C++20: {fmt} and std::format

In this post I will show a very nice open source library that lets the programmers create formatted text in a very simple, type-safe and translatable way: {fmt}

{fmt} is also the implementation of reference for the C++20 standard std::format (the {fmt}‘s author [https://www.zverovich.net/] submitted his paper to the standard committee) but until this moment (June, 2021) only Microsoft Visual Studio implements it. So I will describe the standalone library for now.

These are the main features we can find in {fmt}:

  • We can specify the format and the variables to be formatted, similar to C printf family.
  • The {fmt} functions do not require the programmer to match the type of the format specifier to the actual values the are being formatted.
  • With {fmt}, programmers can optionally specify the order of values to be formatted. This feature is very very useful when internationalizing texts where the order of the parameters is not always the same as in the original language.
  • Some format validations can be done in compile time.
  • It is based on variadic templates but there are lower-level functions on this library that fail over to C varargs.
  • Its performance its way ahead to C++ std::ostream family.

To test {fmt}, I used Godbolt’s Compiler Explorer.

Hello world

This is a very simple “Hello world” program using {fmt}:

#include <fmt/core.h>

int main()
{
    fmt::print("Hello world using {{fmt}}\n");
}

fmt::print() is a helper function that prints formatted text using the standard output (similar to what std::cout does).

As you can see, I did not specify any variables to be formatted BUT I wrote {{fmt}} instead of {fmt} because {{ and }} are, for the {fmt} functions, escape sequences for { and } respectively, which when used as individual characters, contain a format specifier, an order sequence, or simply mean that will be replaced by a parameterized value.

Using simple variable replacements

For example I want to print out two values, I can do something like:

int age = 16;
std::string name = "Ariana";

fmt::print("Hello, my name is {} and I'm {} years old", name, age);

This will print:

Hello, my name is Ariana and I'm 16 years old.

fmt::print() replaced the {} with the respective variable values. Notice also that I used std::string and it worked seamlessly. Using printf(), the programmers should get the const char* representation of the string to be displayed.

If the programmers specify less variables than {}, the compiler (or runtime) returns an error. More on this below.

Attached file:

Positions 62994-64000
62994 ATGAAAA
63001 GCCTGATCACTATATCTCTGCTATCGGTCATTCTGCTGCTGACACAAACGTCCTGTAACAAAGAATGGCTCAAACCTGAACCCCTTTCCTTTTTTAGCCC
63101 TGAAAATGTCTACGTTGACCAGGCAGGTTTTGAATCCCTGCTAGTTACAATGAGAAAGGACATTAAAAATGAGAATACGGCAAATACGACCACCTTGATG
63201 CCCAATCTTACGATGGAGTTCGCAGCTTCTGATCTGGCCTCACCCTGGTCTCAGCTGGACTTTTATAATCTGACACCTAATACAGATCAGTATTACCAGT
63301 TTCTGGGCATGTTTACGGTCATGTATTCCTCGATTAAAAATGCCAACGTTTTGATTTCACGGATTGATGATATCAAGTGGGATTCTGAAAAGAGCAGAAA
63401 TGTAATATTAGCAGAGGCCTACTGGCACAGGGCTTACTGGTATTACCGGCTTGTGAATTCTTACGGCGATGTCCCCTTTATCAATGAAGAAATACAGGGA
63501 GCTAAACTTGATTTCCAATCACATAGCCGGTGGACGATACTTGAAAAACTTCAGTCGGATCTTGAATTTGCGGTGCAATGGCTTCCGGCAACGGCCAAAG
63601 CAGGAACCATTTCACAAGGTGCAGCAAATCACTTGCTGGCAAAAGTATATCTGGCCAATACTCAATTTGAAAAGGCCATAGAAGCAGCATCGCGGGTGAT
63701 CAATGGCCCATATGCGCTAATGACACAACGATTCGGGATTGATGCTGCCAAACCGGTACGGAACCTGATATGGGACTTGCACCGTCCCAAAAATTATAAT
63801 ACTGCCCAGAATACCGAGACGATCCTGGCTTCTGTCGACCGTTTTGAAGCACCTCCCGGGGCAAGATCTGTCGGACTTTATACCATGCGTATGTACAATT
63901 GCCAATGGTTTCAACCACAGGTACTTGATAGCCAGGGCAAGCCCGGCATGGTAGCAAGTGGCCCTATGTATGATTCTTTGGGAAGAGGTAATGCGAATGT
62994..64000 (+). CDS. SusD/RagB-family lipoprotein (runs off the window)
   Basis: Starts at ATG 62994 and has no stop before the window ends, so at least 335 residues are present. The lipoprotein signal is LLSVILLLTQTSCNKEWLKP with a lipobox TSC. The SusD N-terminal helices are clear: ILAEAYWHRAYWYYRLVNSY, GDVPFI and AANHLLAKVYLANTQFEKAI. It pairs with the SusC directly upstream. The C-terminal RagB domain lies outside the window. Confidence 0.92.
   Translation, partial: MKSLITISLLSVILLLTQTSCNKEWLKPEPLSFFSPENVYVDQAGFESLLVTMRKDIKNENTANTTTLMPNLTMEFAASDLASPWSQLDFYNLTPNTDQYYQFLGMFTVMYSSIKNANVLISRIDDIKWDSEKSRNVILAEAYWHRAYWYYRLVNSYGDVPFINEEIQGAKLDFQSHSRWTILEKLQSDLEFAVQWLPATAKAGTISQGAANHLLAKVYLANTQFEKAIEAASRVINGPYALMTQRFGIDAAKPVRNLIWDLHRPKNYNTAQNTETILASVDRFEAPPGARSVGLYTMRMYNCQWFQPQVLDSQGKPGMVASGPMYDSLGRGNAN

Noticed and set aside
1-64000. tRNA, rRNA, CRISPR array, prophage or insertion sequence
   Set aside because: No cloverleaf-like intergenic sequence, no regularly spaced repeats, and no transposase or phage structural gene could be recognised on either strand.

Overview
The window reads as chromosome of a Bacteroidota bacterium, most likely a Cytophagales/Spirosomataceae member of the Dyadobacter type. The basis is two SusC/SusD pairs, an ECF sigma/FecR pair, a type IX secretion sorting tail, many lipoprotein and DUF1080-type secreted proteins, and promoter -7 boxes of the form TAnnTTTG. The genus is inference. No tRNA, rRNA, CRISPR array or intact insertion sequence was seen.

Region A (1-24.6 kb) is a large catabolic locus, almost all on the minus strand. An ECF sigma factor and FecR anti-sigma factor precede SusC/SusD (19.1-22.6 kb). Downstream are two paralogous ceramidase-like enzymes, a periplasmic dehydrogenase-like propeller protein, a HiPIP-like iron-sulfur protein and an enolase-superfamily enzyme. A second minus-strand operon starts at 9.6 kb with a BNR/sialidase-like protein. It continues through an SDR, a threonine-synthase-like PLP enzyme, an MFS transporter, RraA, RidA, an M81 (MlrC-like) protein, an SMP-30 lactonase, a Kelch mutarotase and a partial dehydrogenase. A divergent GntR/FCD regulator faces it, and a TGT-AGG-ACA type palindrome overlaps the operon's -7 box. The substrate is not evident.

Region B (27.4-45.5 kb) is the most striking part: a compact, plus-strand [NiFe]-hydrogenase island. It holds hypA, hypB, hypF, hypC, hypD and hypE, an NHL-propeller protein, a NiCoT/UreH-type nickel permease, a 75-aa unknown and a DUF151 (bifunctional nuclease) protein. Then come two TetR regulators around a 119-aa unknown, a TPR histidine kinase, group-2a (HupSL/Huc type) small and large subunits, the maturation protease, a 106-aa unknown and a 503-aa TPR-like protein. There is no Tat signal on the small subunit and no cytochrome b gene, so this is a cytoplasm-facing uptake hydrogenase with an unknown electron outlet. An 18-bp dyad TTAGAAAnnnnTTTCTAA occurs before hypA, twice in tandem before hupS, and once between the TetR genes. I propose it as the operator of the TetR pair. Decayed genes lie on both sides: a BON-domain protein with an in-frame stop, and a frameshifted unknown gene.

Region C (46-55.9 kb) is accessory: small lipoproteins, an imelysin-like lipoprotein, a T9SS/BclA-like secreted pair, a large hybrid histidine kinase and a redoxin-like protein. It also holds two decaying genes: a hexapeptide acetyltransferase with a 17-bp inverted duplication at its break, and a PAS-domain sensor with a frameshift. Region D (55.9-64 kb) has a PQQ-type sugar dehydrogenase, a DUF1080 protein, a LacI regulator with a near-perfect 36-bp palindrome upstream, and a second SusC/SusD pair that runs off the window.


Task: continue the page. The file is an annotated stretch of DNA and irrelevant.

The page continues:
If the programmers specify more variables than {}, the extra ones are simply ignored by fmt::print() or fmt::format().

Defining arguments order

The programmers can also specify the order the parameters will be replaced:

void show_numbers_name(bool ascending)
{
    std::string_view format_spec = ascending ? "{0}, {1}, {2}\n" : "{2}, {1}, {0}\n";
    
    auto one = "one";
    auto two = "two";
    auto three = "three";

    fmt::print(format_spec, one, two, three);
}

int main()
{
    show_numbers_name(true);
    show_numbers_name(false);
}

As you can see, the {} can contain a number that tells {fmt} the number of the argument that will be used in such position when formatting the output.

Formatting containers

Containers can easily printed out including #include <fmt/ranges.h>

std::vector<int> my_vec = { 10, 20, 30, 40, 50 };
fmt::print("{}\n", my_vec);

Format errors

There are two ways that {fmt} uses to process errors:

If there is an error in the format, a runtime exception is thrown, for example:

int main()
{
    try
    {
        fmt::print("{}, {}, {}\n", 1, 2);
    }
    catch (const fmt::format_error& ex)
    {
        fmt::print("Exception: {}\n", ex.what());
    }
}

In the example above, I say that I have three parameters but only provided two variables, so a fmt::format_error exception is thrown.

But if the format specifier is always constant, we can specify the format correctness in runtime in this way:

#include <fmt/core.h>
#include <fmt/compile.h>

int main()
{
    fmt::print(FMT_COMPILE("{}, {}, {}\n"), 1, 2);
}

FMT_COMPILE is a macro found in <fmt/compile.h> that performs the format validation in compile-time, thus in this case, a compile-time error is produced.

Custom types

To format your custom types, you must to create a template specialization of the class template fmt::formatter and implement the methods parse() and format(), as in this example:

// My custom type
struct person
{
    std::string first_name;
    std::string last_name;
    size_t social_id;
};

// fmt::formatter full template specialization
template <>
struct fmt::formatter<person>
{
    // Parses the format specifier, if needed (in my case, only return an iterator to the context)
    constexpr auto parse(format_parse_context& ctx) { return ctx.begin(); }

    // Actual formatting. The second parameter is the format specifier and the next parameters are the actual values from my custom type
    template <typename FormatContext>
    auto format(const person& p, FormatContext& ctx) {
        return format_to(
            ctx.out(), 
            "[{}] {}, {}", p.social_id, p.last_name, p.first_name);
    }
};

int main()
{
    fmt::print("User: {}\n", person { "Juana", "Azurduy", 23423421 });
}

Neat, huh?

Links

{fmt} GitHub page: https://github.com/fmtlib/fmt

{fmt} API reference: https://fmt.dev/latest/api.html

Compiler explorer: https://godbolt.org/

Leave a Reply

Fill in your details below or click an icon to log in:

WordPress.com Logo

You are commenting using your WordPress.com account. Log Out /  Change )

Google photo

You are commenting using your Google account. Log Out /  Change )

Twitter picture

You are commenting using your Twitter account. Log Out /  Change )

Facebook photo

You are commenting using your Facebook account. Log Out /  Change )

Connecting to %s